It is very difficult to evaluate the protein quality in a given food. Ideally, a comparison can be made between the amino acid content of any given food with what most nutritionist consider a high quality foods, such as eggs, chicken, or whey protein. In general, it is found that milk, cheese, meat, poultry, fish and eggs contain a higher quality protein than do plant sources. Plant proteins are usually of a lower quality, except for legumes. Legumes such as soybean and pea beans are an excellent source of high quality protein, lacking only in an abundance of methionine. Vegetarians usually get around this problem by eating a mixture of plant proteins, so as to create a protein mixture of the same quality as that derived from animal sources. For example, legumes, which are low in methionine but rich in lysine, can be eaten with nuts and grains, which are rich in methionine but low in lysine. Yeah there are work around but you have to be very conscious of have complete protein chain. Whatever the source, it is important that enough high quality protein be eaten to provide the body with an adequate supply of essential amino acids, as well as a good supply of the indispensable amino acids needed for synthesis.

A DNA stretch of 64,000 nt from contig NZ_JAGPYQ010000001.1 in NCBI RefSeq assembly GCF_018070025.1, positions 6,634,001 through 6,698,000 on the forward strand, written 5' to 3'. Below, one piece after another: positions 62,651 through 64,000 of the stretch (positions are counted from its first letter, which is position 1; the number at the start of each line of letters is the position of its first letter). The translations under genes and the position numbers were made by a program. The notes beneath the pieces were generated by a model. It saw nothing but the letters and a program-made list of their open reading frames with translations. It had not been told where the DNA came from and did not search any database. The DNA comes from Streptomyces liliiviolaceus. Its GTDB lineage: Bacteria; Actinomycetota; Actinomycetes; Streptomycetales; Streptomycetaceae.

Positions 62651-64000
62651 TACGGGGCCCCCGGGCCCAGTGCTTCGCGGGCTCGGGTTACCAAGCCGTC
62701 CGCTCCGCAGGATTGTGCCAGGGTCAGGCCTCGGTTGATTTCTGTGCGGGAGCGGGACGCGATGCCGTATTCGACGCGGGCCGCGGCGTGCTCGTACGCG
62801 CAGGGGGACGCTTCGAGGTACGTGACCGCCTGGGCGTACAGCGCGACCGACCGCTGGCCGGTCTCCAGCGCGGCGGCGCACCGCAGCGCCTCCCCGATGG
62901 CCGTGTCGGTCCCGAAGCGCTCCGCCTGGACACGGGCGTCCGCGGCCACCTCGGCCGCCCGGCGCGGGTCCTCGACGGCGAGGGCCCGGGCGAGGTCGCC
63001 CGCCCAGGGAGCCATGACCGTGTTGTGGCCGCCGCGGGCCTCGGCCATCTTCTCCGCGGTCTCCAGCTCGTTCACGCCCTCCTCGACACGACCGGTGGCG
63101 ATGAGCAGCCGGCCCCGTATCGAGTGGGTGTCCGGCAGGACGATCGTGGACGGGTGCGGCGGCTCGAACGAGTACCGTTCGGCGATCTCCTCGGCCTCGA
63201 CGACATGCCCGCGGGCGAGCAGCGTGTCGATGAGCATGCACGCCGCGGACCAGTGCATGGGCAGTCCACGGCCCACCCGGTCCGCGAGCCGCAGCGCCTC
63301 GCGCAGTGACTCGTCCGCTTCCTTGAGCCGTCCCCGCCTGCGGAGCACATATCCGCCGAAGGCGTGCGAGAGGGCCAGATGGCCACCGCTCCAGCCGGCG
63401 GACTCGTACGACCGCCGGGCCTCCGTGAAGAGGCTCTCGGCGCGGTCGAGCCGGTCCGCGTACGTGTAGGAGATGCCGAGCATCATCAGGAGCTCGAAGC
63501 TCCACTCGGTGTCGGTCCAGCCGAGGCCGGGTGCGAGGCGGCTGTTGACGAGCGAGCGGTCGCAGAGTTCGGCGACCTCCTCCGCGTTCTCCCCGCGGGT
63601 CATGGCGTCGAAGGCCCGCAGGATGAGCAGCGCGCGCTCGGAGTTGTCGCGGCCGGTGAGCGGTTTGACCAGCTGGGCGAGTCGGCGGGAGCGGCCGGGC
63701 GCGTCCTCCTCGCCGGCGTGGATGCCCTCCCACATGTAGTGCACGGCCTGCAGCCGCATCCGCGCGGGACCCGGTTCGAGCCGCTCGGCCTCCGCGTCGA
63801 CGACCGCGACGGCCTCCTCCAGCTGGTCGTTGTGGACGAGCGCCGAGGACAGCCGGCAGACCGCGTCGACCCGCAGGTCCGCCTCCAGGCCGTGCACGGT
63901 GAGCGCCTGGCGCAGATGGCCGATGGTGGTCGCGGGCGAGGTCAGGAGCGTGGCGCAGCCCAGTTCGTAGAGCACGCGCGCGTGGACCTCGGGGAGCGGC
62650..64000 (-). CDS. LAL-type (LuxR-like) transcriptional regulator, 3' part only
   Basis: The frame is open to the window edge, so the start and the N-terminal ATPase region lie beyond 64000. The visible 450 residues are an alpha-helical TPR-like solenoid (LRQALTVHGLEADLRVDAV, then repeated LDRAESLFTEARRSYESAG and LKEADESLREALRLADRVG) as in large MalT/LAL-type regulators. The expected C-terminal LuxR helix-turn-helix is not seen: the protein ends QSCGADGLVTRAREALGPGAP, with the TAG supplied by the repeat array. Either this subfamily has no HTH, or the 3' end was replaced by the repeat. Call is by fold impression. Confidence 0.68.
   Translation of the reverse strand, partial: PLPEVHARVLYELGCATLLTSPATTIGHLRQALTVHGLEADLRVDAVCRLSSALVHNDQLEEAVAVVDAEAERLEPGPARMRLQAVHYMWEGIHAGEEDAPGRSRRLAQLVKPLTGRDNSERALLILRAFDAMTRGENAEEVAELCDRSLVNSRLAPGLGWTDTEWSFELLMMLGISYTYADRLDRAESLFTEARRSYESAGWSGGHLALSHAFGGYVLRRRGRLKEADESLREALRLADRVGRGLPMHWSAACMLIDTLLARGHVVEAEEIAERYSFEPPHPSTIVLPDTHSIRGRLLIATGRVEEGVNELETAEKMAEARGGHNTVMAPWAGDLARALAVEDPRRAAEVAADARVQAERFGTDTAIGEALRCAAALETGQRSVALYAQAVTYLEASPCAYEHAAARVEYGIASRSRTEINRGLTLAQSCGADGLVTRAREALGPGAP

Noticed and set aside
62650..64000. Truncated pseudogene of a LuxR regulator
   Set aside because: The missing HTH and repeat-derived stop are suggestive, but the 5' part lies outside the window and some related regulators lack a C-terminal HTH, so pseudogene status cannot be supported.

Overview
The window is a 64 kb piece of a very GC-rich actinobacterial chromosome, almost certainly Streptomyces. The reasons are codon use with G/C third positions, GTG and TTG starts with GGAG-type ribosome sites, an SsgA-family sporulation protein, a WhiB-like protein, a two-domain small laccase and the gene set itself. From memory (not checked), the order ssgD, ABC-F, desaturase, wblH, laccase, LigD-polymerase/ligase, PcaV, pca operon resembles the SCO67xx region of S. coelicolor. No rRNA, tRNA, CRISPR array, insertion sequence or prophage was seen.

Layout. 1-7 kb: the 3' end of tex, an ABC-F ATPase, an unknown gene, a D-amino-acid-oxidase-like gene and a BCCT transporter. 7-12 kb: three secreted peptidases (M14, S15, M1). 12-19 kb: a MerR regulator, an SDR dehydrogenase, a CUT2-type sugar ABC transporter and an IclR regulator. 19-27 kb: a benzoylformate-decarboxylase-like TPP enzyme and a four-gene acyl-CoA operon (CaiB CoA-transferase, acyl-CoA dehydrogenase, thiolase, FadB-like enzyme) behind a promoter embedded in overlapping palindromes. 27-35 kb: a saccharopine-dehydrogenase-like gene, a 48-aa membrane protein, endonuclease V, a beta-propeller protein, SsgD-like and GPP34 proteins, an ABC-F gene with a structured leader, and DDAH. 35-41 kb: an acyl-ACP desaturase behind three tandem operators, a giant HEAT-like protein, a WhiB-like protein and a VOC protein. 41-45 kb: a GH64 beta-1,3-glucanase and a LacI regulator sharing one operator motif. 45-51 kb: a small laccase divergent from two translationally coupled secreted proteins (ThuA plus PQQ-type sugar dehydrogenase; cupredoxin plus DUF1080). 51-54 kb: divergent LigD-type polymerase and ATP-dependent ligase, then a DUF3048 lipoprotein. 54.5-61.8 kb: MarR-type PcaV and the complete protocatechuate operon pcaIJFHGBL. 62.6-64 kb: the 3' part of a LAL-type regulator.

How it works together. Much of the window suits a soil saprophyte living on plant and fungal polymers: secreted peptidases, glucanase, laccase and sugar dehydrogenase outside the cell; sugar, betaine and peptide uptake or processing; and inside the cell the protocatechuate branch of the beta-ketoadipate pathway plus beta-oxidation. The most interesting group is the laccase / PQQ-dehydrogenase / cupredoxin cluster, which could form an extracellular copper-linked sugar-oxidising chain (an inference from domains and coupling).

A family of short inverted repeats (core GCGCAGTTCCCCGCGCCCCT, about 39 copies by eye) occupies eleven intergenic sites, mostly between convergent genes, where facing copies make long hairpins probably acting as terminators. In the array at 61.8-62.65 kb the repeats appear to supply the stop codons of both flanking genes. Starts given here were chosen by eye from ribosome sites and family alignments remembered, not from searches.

The protein requirements of an hard training athlete is very difficult to determine. We use estimates of a minimum daily requirement for protein consumption to help us zero in on protein requirements. For adult males we have ranged from 40 to 300 plus grams a day. In large part, the protein requirements will be influenced by the quality of the protein being eaten, the adequacy of the non-protein part of the diet, the health status and the physiological state of the individual. In general, the lower the protein quality, the more protein that must be eaten in order to assure adequate supplies of the essential amino acids.
Likewise, if a person eats a low caloric diet, a diet which is deficient in energy producing carbohydrates and fats, some of the proteins will be used for energy production. This will increase the protein requirements. Additionally, an illness or disease state (long or short term) will cause the protein requirements to increase. This is in response to anti-body production and other physiological alterations required in order for healing to take place.